Central Executive Committee (CEC), Friends World Committee for Consultation (FWCC) Toronto, Canada. June 2019
Report by Ronis Chapman, Asia West Pacific Section Secretary.
FWCC is registered as a charity in the U.K. and the Board of Trustees of the charity is made up of Friends from around the world. In the Quaker world the Board is referred to as the Central Executive Committee (CEC). The CEC meets in person once a year and electronically in between. In June 2019 the CEC gathered at Camp NeeKauNees, a Quaker camp under the care of Canadian Yearly Meeting near Waubaushene, Ontario. This camp is set in a managed forest and it is very clear that we were beneficiaries of years of the love and hard work from Friends from all over the country. The camp offers a program of camps each summer that provide recreational program in an atmosphere of spiritual growth.
These people attended the meeting:
Gretchen Castle (Philadelphia YM) General Sec FWCC
Elizabeth Cazden (New England YM) Assistant Clerk FWCC
Ronis Chapman (Australia YM) Secretary AWP Section
Jonathan Fletcher (Aotearoa-New Zealand YM) Alternate for Clerk, AWP Section
Myron Guachalla Montano (Bolivia Central YM) Member at large
Marisa Johnson (Britain YM) Secretary EME Section
Fenwick Kirton-Darling (Britain YM) Treasurer FWCC
Simon C. Lamb (Ireland YM) Clerk FWCC
Foote Lund (Ohio Valley & Wilmington YMs) Alternate for Clerk, Section of the Americas
Thule Mbete (Southern Africa YM) Member at large
Robin Mohr (Philadelphia YM) Secretary Section of the Americas
Lee Taylor (Britain YM) Alternate for Clerk, EME Section
Bainito Wamalwa (East Africa YM-North) Clerk Africa Section
The Secretary of the African Section Job Bikokwa was unable to be present.
Representing the Quaker world
This added up to 15 Friends from 8 different countries.
15 people representing Friends around the world. 15 people attending to the business that keeps our global organisation a thriving organisation that crosses cultures and shares stories and enables us to be and work in the world together.
It does not take much of a Quaker imagination to realise the complexity of attending to business with this sort of bunch of mixed Quakers. I am very pleased to tell you that we managed the complexity very well.
Every day at Camp NeekausNee I gave thanks for the beauty of the forest and lake. Being in such a natural setting helped us focus on one of the key concerns of Quakers all over the world today – building a sustainable future.
Doing Quaker Business
Each CEC member is very aware of the huge responsibility we have as guardians of FWCC. Our global headquarters in London is a small office with a very big job. We continually reminded ourselves that we must be careful of the financial and environmental cost of meeting and the aim is to keep costs of the CEC to a minimum. The community we built together over the week as we worshipped together, ate together, washed the dishes together and soaked up the magnificent sunsets helped us to attend to the serious business of managing the finances and planning for the future.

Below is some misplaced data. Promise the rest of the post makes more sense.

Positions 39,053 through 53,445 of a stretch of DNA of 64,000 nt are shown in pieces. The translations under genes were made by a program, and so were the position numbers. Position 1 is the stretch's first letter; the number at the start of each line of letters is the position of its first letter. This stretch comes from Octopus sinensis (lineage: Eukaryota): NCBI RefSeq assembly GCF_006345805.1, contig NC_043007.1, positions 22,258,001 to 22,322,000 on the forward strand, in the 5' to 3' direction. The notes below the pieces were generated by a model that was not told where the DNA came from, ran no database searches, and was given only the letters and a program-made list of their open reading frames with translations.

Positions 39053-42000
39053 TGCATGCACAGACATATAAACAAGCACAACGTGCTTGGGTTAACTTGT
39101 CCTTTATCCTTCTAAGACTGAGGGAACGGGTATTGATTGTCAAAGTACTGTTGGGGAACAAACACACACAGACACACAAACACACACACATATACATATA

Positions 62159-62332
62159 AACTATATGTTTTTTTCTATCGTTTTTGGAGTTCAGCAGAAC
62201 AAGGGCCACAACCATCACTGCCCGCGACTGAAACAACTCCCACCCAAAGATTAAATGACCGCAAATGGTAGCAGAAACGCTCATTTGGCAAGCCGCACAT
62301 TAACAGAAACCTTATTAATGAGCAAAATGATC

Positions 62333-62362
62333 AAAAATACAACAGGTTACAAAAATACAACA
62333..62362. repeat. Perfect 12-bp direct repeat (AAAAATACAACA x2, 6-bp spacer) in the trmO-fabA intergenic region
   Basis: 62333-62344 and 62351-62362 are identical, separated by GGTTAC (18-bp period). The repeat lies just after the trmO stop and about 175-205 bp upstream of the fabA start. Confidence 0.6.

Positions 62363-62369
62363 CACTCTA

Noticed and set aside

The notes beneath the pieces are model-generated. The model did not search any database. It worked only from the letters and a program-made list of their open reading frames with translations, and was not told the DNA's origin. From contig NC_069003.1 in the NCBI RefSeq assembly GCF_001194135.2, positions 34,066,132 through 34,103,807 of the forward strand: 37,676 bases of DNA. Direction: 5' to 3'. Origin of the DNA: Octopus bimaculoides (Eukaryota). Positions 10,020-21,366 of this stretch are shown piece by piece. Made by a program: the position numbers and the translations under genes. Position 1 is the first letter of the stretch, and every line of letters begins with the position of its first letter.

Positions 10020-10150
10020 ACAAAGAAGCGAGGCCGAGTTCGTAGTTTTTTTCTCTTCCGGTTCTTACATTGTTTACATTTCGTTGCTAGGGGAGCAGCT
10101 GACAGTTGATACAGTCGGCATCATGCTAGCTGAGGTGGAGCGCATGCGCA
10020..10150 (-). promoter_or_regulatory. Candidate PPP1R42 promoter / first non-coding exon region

Reports were tabled from the Quaker United Nations Office and we are very grateful for the work they do on behalf of us all in Geneva and New York. Each Section is represented in this work through our representatives on the QUNO Committees.
We heard about the world office sustainability work (http://fwcc.world/sustainability). Susanna Mattingly is the Sustainability officer and her position has been funded by Britain Yearly Meeting. Quaker Take is a regular podcast produced by British Quakers and you can listen to Susanna talking about her work on one of their recent programs: https://soundcloud.com/qwitness
World Quaker Day began its life at a CEC meeting 6 years ago and on Sunday 6 October 2019 the WQD theme is Sustainability: Planting seeds of renewal for the world we love.
We heard how the issue of privilege and historical injustice is being discussed by Friends in all parts of the world and discussed a project that would enable the world office to facilitate a wider discussion in our world family.
The meeting discussed plans for the 2023 world plenary meeting to be held in Durban, South Africa. It was agreed that we wanted to broaden the involvement of Quakers around the world in international gatherings by using video links and live streaming speakers. We recognise that linking using technology is not the same as being together in the same room or conference centre but we want to explore and embrace new electronic ways of being together. If we can bring people together in a meaningful way electronically then we can reduce our collective travel footprint and also make international gatherings more inclusive.
We shared stories of bridge building – between Quakers in different parts of the world and between Quakers who have different approaches to worship and between Quakers who have different world views. Our family is vast and varied. Our common prayer is the need to develop resilient spiritual communities that enable us to live out our faith in the world.
Together we experienced God’s presence among us and I left with a deep sense of gratefulness for Friends past and present who work to nurture our global connections.
We do not own the world, and its riches are not ours to dispose of at will. Show a loving consideration for all creatures, and seek to maintain the beauty and variety of the world. Work to ensure that our increasing power over nature is used responsibly, with reverence for life. Rejoice in the splendour of God’s continuing creation.
Britain Yearly Meeting Advices and Queries no. 42